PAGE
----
London’s music fans are going underground at the Wray & Nephew & Boiler Room Carnival after party, hosted by the... Read more...
16th Dec 2013 6:56am | By Jade Bremner
There’s no better season to belt out tunes in the Tube - and it could be just the career leg-up you need as a musician.
Ever wanted to perform in front of an audience of millions?
Well, in London you don’t have to be a multi-platinum-selling artist to be heard by thousands of people every day – Underground buskers get a platform on which to showcase their talents and gain valuable experience playing live, all while earning a crust during the busy Christmas season.
An estimated 3.5 million people use the Tube on a daily basis.
And at 25 stations, more than 200 musicians perform at up to 39 busking pitches. To win a slot, and play for festival-sized crowds, buskers must first audition through Transport for London’s Underground Busking Scheme.
Once they pass and are awarded a licence, they are eligible to book a pitch and start playing for tips.
The standard of buskers around TfL’s sites is so high, London has become one of the most desirable places for street artists – and passengers – in the world.
Yoko Hallelujah came from Japan specifically to busk this way. She’s been strumming Beatles covers and her own songs in the tunnels for five years.
“On a bad shift, you can make £5 and on a good slot, I’ve made £100,” she says of her two-hour shows.
“It differs every day – donations are connected to the way people feel. If a Londoner is not in a happy mood, they won’t give us any money.”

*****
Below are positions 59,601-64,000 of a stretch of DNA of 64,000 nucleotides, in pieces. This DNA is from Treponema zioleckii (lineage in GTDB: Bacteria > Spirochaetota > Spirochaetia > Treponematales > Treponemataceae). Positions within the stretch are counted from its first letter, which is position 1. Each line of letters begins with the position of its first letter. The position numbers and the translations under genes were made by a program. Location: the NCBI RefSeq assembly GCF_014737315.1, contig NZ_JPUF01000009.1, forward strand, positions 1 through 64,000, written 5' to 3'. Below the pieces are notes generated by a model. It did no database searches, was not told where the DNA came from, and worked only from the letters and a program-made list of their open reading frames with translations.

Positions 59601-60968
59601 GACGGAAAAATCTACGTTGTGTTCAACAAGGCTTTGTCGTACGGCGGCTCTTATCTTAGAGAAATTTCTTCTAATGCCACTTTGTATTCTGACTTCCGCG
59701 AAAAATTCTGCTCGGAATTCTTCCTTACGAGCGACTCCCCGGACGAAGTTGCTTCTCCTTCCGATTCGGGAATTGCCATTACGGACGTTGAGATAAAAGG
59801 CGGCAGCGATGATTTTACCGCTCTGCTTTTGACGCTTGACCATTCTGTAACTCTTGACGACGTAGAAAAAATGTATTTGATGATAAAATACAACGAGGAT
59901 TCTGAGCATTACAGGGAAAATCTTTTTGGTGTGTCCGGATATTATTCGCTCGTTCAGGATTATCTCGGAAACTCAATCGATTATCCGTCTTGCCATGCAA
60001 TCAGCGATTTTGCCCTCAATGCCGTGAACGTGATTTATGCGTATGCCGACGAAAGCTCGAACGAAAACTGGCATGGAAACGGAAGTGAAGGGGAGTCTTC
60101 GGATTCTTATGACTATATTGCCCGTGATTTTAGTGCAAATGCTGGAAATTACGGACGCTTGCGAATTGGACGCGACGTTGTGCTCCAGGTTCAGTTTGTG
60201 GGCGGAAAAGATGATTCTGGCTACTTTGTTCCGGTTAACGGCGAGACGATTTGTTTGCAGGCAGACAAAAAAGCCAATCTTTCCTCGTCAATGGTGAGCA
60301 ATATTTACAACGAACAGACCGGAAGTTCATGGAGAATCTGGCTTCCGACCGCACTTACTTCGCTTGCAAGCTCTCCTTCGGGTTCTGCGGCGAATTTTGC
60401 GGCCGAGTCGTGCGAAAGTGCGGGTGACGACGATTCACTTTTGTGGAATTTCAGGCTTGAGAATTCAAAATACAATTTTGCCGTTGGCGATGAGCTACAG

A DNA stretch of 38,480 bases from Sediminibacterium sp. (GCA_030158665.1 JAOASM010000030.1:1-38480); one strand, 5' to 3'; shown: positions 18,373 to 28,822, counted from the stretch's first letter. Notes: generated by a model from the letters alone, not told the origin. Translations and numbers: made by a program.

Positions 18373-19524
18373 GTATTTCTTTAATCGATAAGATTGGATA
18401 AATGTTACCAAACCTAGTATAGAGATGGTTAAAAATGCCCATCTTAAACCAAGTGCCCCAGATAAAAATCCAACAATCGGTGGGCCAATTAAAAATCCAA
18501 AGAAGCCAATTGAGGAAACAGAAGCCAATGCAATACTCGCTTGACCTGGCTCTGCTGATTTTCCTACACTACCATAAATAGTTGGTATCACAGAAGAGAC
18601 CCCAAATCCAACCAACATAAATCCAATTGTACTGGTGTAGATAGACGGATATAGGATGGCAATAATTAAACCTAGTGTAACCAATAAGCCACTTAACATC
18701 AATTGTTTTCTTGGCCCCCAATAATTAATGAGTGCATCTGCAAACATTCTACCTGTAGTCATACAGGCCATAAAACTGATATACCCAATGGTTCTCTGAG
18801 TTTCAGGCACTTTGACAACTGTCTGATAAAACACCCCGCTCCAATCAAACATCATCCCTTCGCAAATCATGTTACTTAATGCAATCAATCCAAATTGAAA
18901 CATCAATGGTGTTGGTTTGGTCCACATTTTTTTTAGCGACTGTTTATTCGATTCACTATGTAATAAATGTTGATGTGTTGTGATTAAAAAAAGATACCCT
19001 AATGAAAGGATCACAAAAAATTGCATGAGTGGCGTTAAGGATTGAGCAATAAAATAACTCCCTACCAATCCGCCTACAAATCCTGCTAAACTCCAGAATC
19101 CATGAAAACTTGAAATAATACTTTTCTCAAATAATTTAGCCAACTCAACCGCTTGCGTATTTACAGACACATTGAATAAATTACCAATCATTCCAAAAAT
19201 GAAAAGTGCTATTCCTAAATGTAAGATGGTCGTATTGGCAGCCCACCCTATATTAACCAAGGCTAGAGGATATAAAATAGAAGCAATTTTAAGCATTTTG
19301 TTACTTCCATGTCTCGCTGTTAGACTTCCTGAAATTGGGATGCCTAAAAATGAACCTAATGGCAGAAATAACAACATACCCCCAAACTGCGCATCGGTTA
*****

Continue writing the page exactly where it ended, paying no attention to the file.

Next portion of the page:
Hallelujah explains her busking has been a launchpad for the release of her own CDs around the world. She says perceptions about her means of delivering entertainment have changed over time.
“My friends now respect my busking and music, so do people back home in Japan,” she says.
“They offer positive encouragement, so I don’t stop.”
Balham’s Jamie West has been performing around the capital’s transport hubs for 10 years and it’s been good to the singer-songwriter – he won the first Young Busker Of The Year award in 2009, which led him to play the opening of the Olympic Village and even radio airplay.
Yet he still hits the streets and walkways.“Busking at Christmas is really good,” he says.
“Not just for the [money in the] guitar case, but also because people are more friendly.
”He plays folk, rock and blues during a set. “Right now, I’m listening to loads of Robert Plant and the Mystery Jets,” he says.
West is proudly a full-time musician.
“This year I released a single called Put Your Love Letters Up about the walls of Post-it notes communities made after the riots,” he says.
He gets to showcase his music daily, but admits punters can be unpredictable.
“One guy started dancing in front of me, then put his hands down his trousers momentarily. I had to stop playing to make sure he didn’t take it any further!”